(CNN) -- The human imagination is an amazing thing. Take for example the story of how a simple father-and-son chat led to a prototype spacecraft for landing on other planets.
One Friday evening in 2009, NASA engineer Stephen Altemus arrived home from work feeling, well, kind of frustrated.
Altemus, who was chief engineer at NASA's Johnson Space Center in Houston, believed the agency was under "incredible pressure and scrutiny" for allegedly high budget costs. NASA's ambitious Constellation program to develop a next-generation rocket was about to be canceled.
"The environment was a sense of uncertainty and chaos and redirection," Altemus told CNN last week on the phone. Engineering, he believed, wasn't being used to contribute to NASA's future.
"That responsibility to make sure every dollar is spent exactly right within the agency sometimes causes a stifling of innovation," Altemus said. "What NASA needed was an innovative fire that made it OK to try and fail and learn from mistakes."
Altemus' 15-year-old son noticed something was wrong.
" 'You never talk bad about NASA, Dad,' " Altemus recalled his son saying. The conversation that followed, the engineer said, was a "moment of inspiration -- instigated by my son."
They sat down at the family dinner table and talked about how to "put NASA back on the map with a bold mission that seemed nearly impossible." A short time later, Altemus created a few charts and his son put together an illustrative YouTube video.
Monday morning at his office, Altemus made his pitch to his NASA leadership team.
"I said, 'What if we unleashed the power of engineering, and did things our way, and were not deterred? What could we do together?' "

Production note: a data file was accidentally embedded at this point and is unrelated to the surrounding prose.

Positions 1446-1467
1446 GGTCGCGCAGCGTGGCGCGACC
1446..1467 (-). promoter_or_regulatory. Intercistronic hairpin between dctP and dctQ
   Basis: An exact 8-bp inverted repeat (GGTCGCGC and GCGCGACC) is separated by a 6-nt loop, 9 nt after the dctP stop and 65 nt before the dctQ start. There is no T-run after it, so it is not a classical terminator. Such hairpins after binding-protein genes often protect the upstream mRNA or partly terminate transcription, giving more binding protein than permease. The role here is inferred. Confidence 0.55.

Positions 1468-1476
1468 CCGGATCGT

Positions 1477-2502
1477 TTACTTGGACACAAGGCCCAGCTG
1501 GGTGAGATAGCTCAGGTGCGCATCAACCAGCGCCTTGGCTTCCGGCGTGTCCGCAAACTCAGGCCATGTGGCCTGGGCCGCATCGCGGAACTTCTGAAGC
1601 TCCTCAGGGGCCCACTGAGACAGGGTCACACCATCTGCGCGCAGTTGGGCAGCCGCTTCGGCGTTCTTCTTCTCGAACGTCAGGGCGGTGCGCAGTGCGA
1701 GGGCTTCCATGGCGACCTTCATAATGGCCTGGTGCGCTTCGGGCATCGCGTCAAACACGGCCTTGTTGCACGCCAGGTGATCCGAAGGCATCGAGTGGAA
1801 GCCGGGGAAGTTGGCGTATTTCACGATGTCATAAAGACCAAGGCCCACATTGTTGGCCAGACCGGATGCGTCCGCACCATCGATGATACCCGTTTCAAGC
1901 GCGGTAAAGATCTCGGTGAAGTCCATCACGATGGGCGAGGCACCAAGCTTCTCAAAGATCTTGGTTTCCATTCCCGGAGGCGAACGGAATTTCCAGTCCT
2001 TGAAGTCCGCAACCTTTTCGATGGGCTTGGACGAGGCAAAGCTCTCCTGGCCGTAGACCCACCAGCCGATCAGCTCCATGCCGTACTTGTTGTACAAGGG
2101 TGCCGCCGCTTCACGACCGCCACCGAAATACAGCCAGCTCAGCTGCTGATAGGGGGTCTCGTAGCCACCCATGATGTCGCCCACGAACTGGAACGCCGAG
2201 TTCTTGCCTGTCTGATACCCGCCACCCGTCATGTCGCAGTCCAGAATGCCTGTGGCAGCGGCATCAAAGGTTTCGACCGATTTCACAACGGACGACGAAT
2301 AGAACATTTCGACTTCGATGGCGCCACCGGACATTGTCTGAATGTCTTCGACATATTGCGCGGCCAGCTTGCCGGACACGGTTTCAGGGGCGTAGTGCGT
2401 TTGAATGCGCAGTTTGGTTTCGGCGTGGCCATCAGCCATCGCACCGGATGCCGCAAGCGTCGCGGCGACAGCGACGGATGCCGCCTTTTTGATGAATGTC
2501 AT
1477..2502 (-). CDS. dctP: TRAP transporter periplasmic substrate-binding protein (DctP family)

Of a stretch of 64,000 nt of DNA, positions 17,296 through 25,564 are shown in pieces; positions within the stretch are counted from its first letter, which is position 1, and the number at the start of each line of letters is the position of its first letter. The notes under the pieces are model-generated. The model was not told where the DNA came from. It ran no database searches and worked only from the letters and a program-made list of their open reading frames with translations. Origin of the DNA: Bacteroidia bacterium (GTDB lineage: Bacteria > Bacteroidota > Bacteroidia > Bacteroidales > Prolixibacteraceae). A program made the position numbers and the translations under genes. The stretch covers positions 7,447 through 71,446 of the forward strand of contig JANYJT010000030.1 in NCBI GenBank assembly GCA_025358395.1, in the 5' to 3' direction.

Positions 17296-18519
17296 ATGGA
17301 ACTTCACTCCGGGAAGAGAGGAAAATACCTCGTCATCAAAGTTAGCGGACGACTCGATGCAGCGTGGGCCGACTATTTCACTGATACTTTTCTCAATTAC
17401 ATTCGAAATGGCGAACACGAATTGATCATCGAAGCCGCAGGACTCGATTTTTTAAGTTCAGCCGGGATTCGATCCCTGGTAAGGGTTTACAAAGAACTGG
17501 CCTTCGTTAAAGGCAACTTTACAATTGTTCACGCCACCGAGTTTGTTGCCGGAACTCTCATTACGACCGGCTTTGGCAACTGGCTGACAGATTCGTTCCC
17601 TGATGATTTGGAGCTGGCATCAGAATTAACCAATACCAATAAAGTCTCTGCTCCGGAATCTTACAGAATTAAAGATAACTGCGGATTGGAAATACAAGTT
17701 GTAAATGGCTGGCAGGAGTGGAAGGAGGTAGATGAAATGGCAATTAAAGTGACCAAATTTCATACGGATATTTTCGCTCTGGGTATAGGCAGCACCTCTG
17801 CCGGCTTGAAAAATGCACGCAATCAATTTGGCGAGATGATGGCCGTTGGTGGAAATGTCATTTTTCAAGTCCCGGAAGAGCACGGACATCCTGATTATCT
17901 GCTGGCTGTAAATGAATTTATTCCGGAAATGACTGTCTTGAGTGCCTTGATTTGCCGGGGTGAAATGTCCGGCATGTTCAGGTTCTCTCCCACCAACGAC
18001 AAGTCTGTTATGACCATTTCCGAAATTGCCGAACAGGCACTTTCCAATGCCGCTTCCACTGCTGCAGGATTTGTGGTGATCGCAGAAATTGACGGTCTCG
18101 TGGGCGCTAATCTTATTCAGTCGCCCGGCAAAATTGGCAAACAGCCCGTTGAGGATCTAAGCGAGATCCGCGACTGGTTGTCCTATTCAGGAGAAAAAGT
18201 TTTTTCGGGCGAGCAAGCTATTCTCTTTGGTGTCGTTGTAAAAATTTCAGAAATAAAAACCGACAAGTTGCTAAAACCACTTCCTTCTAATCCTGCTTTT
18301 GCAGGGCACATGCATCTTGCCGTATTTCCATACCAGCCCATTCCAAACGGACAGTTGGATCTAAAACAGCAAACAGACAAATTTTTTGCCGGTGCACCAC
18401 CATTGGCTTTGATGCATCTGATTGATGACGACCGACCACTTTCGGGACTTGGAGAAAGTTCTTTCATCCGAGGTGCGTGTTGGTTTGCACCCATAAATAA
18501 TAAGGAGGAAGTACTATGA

It was a radical idea: Build an unmanned spacecraft with a robotic explorer and send it to the moon within 1,000 days. Its engines would be powered by liquid oxygen and methane fuel. The vehicle would also have a self-guided laser landing system that avoided coming down on big boulders and other hazards.
Altemus' fellow team members said, "Yes." They were in.
Altemus then took his crusade to a higher level, briefing officials at NASA headquarters. "We told them, 'We've got an idea that's going to change the agency.' They were like: 'Yeah, yeah, this is really good but politically this may not fly.' "
Nonetheless, Project M was born.
"We had no money we had no endorsement from leadership, we had no authority to proceed, we had nothing. All we had was this commitment to do engineering in a lean, affordable way."
Despite a shoestring budget, Altemus' team cobbled together the parts and technology they needed. They bartered. They traded.
At first, "a whole lot of political fallout came trying to squash the project," Altemus said. Nonetheless, Project M gained momentum. "It was nothing like what NASA was used to."
Eventually, "the whole attitude changed."
By June 2010, Project M ended without making it to the moon. But it resulted in an offshoot project called the Morpheus planetary lander.
An unmanned spacecraft that can haul 1,100 pounds of cargo, Morpheus looks like a four-legged metallic spider on steroids.
Given what this thing can do without risking human lives, the four-year program was a steal at $14 million. Compare that to the approximate $1.7 billion cost of one space shuttle. That's billion, with a "B."